The Chinese teahouse gets a contemporary revamp
Shanghai – Tingtai Teahouse offers a more modern setting for China’s next generation of tea drinkers.
Designed by Linehouse, the large space is made up of private tea rooms that are elevated above the café, giving customers the option to sit in a more secluded area. While Chinese teahouses traditionally rely on the country’s heritage for design inspiration, the Tingtai Teahouse uses a contemporary colour palette of grey and green and features a ‘floating’ metal structure staircase.
Customers are able to try a selection of rare teas, including Pu’er, a tea that is matured through a fermentation process like wine. ‘Guests to the Tingtai Teahouse will spend a few hours drinking tea to really appreciate the different stages of the tea leaves and brews,’ Linehouse founder Alex Mok tells Dezeen.
Aavia reduces anxiety around taking the pill
US – The device connects the pill packet to an app to track when the user has taken her birth control.
The MIT Sloan start-up Aavia has launched a beta version of its device, a pouch that is designed to carry a blister pack of pills and automatically sense when pills are removed. With time a factor that affects the success of many birth control pills, Aavia will remind users to take their pill via push notifications to their device until it has been removed from the pack.
The app also responds to changing time zones and offers the option to customise the pill notification to less explicit reminders such as ‘your latte is ready’. According to the founders, no company has yet to address the misuse of oral contraceptives, which contribute to more than one million unintended births a year.
Smartphone apps that take initiative and help consumers manage their personal health are booming, as consumers look to technology for everyday guidance.
This world whisky highlights transparency
Tokyo – The leading producer of Japanese whisky has announced a new world blend comprised of Irish, Scotch, American, Canadian and Japanese varieties of the spirit.
Suntory Ao – meaning ‘blue’ in Japanese – is a single whisky that will allow consumers to enjoy the unique characteristics of each of the five major whisky-making regions. The branding aims to frame the whisky’s global origins around the legacy of Japanese craftsmanship.
Japanese whisky is a burgeoning spirits category, but one that has been facing stock shortages due to increased demand. A lack of regulation also means blends featuring imported whisky have increasingly been falsely labelled as domestic. This new world whisky, which will initially be available exclusively in Japan, is being viewed as a step toward greater transparency in the country’s whisky market. As such, Ao shows how the notion of provenance is evolving across wine and spirit categories. For more, read our Displaced Drinks microtrend.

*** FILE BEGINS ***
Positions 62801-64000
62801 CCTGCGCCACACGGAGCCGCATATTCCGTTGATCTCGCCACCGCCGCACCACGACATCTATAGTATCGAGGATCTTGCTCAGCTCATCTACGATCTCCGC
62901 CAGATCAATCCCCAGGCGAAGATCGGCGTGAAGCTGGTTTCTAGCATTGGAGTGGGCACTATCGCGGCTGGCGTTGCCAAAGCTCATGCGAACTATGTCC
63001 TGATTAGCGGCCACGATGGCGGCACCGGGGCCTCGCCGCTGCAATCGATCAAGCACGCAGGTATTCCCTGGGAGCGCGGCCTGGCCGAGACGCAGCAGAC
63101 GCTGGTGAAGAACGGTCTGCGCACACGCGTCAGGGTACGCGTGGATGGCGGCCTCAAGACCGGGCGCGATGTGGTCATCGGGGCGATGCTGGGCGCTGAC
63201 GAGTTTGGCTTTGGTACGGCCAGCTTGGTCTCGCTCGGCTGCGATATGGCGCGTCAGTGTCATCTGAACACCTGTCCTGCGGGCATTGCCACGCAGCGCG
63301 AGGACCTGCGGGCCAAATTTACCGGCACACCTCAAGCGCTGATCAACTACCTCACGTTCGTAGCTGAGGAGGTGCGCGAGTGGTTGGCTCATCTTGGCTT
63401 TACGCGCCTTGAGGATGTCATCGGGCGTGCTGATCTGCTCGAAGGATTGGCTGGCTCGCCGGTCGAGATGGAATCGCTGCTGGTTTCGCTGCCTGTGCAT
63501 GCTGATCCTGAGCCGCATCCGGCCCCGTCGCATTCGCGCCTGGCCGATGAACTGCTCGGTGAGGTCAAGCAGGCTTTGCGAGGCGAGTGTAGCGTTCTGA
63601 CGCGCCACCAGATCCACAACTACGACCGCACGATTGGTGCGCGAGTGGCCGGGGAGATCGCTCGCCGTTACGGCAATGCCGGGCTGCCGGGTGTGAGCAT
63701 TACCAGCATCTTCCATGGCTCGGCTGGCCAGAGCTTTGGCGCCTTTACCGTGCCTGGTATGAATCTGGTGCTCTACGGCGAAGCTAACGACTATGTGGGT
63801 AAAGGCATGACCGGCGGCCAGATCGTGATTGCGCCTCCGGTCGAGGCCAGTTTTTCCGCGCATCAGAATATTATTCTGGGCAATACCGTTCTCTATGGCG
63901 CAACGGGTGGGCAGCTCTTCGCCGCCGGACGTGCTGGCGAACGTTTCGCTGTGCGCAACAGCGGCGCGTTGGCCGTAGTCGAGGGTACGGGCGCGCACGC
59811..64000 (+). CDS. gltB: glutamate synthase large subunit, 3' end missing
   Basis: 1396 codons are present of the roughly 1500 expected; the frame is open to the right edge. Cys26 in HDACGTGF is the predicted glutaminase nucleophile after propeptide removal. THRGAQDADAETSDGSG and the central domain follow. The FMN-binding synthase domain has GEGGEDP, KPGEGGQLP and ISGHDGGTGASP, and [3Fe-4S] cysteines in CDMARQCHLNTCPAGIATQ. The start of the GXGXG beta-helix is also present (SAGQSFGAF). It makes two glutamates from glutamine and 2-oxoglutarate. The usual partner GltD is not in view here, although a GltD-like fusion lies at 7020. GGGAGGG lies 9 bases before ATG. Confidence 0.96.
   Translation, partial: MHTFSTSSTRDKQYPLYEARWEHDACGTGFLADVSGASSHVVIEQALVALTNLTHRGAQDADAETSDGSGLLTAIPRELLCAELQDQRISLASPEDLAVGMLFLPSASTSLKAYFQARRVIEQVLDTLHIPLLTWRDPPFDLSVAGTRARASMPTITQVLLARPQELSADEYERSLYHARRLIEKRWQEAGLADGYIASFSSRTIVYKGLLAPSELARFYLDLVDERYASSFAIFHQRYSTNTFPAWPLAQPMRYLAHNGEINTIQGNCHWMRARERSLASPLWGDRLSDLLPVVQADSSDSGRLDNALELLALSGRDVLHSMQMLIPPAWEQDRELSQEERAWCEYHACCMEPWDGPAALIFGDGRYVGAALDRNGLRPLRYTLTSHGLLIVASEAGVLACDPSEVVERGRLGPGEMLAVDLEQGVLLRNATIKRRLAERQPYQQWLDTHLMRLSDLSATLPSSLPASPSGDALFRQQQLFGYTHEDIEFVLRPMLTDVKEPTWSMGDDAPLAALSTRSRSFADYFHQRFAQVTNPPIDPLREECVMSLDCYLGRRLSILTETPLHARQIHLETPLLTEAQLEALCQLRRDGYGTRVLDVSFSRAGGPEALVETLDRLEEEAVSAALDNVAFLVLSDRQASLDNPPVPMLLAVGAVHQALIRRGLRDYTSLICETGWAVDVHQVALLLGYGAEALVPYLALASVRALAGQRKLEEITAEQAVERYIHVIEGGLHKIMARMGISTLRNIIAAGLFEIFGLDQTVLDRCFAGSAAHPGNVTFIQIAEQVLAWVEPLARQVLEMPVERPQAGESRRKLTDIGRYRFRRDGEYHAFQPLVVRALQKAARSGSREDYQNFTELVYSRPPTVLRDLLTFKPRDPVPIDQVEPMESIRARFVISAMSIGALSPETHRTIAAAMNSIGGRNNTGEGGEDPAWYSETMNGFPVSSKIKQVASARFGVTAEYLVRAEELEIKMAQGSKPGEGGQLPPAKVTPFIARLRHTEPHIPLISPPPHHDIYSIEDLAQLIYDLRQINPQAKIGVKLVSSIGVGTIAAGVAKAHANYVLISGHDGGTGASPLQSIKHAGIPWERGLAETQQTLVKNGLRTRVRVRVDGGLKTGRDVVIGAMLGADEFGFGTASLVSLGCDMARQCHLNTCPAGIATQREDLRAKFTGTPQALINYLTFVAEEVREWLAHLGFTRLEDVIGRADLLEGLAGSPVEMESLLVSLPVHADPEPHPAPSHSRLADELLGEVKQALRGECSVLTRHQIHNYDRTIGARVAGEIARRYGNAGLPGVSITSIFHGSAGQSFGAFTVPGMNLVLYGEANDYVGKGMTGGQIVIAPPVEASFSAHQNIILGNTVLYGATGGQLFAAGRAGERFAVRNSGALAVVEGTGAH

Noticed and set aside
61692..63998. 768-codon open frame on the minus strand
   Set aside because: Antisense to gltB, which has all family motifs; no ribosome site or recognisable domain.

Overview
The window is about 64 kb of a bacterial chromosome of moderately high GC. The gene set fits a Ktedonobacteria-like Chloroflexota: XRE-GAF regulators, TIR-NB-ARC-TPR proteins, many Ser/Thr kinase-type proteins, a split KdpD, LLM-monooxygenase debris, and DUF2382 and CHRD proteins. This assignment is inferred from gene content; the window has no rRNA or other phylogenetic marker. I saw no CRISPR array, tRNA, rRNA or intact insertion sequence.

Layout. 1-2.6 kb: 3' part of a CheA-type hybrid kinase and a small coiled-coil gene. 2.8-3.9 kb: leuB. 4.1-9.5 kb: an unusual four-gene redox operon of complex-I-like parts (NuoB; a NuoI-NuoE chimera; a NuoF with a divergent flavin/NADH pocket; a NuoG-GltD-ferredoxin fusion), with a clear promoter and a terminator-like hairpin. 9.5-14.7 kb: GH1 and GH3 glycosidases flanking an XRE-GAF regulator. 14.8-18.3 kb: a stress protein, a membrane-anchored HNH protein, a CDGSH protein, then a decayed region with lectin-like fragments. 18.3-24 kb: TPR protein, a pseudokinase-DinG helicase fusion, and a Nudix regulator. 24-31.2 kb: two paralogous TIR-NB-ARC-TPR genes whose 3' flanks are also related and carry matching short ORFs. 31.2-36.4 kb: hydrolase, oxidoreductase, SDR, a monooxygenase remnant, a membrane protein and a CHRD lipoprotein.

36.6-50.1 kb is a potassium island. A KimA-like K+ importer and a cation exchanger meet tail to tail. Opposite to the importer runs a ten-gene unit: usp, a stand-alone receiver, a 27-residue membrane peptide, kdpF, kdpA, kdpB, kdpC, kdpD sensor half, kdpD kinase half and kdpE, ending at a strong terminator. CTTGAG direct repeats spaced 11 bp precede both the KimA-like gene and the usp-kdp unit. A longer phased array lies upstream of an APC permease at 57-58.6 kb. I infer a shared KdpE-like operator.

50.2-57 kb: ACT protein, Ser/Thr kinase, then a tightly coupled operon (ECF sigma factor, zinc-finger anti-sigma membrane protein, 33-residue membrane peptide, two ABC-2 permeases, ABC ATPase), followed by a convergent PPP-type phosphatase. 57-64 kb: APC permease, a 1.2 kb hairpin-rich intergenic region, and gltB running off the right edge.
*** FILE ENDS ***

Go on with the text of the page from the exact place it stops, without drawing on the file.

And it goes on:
Spotify launches horoscope-inspired playlists
US – The streaming service is creating unique playlists for each of the 12 zodiac signs in collaboration with astrologer Chani Nicholas.
Launched last week, the star sign-specific playlists are available to users in the US and can be streamed via Spotify’s Pop Culture hub. The Cosmic Playlists will update every month to reflect each of the 12 signs' themes at that time, based on Nicholas’ astrological readings, which will also accompany each song list.
‘Astrology is about a specific moment in time,’ says Nicholas. ‘Each moment has a specific astrological mark, or archetype associated with it, that defines it. Spotify and I have come together to take the theme of the moment for each sign and curate a playlist that reflects that.’
With these thematic collections of music, Spotify is tapping into the modern-day resurgence of astrology among consumers, who are turning to New Age rituals to reflect and find direction in their lives. To find out why spirituality and folk religion are becoming more mainstream, read our Alternative Spirituality microtrend.
Stat: Emerging markets fuel global app downloads
New data compiled by App Annie shows that emerging markets accounted for three out of the top five markets for app downloads in 2018. India, Brazil and Indonesia’s app downloads increased by 165%, 25% and 55% respectively. These numbers were driven by the rise in mobile adoption in these markets and new device owners discovering and experimenting with apps.
In Indonesia, mobile users spent more than four hours a day using apps in 2018 – or 17% of their day. This is an hour more than markets such as the US and Canada, where the average user spent around three hours a day in mobile apps. And while these developing markets played little role in consumer spend on apps, this is expected to increase as engagement climbs and the markets mature.
Thought-starter: What happened to teenage hedonism?
As Generation Z enter an era of cautious hedonism, The Future Laboratory's Carla Seipp asks what this will mean for brands.
‘Live fast, die young’ was once the mantra for generations of angsty teen rebellion, but as Generation Z enter the era of cautious hedonism, is it being laid to rest?
Amid the increase in educational and performance pressures placed on young people, a collective shift towards health and wellness, and far greater online visibility of their generation, there’s little room left for adolescent debauchery. In fact, some 60% of 16-22 year olds feel the need to succeed and make money, according to Ipsos.
But with 91% of Gen Z reporting that they have felt depressed or anxious due to stress, it’s evident that the need to let go is more crucial than ever. But when you know too much to care too little, is there any space left for exhilarating and exceptional delights?
Read the full Opinion piece here.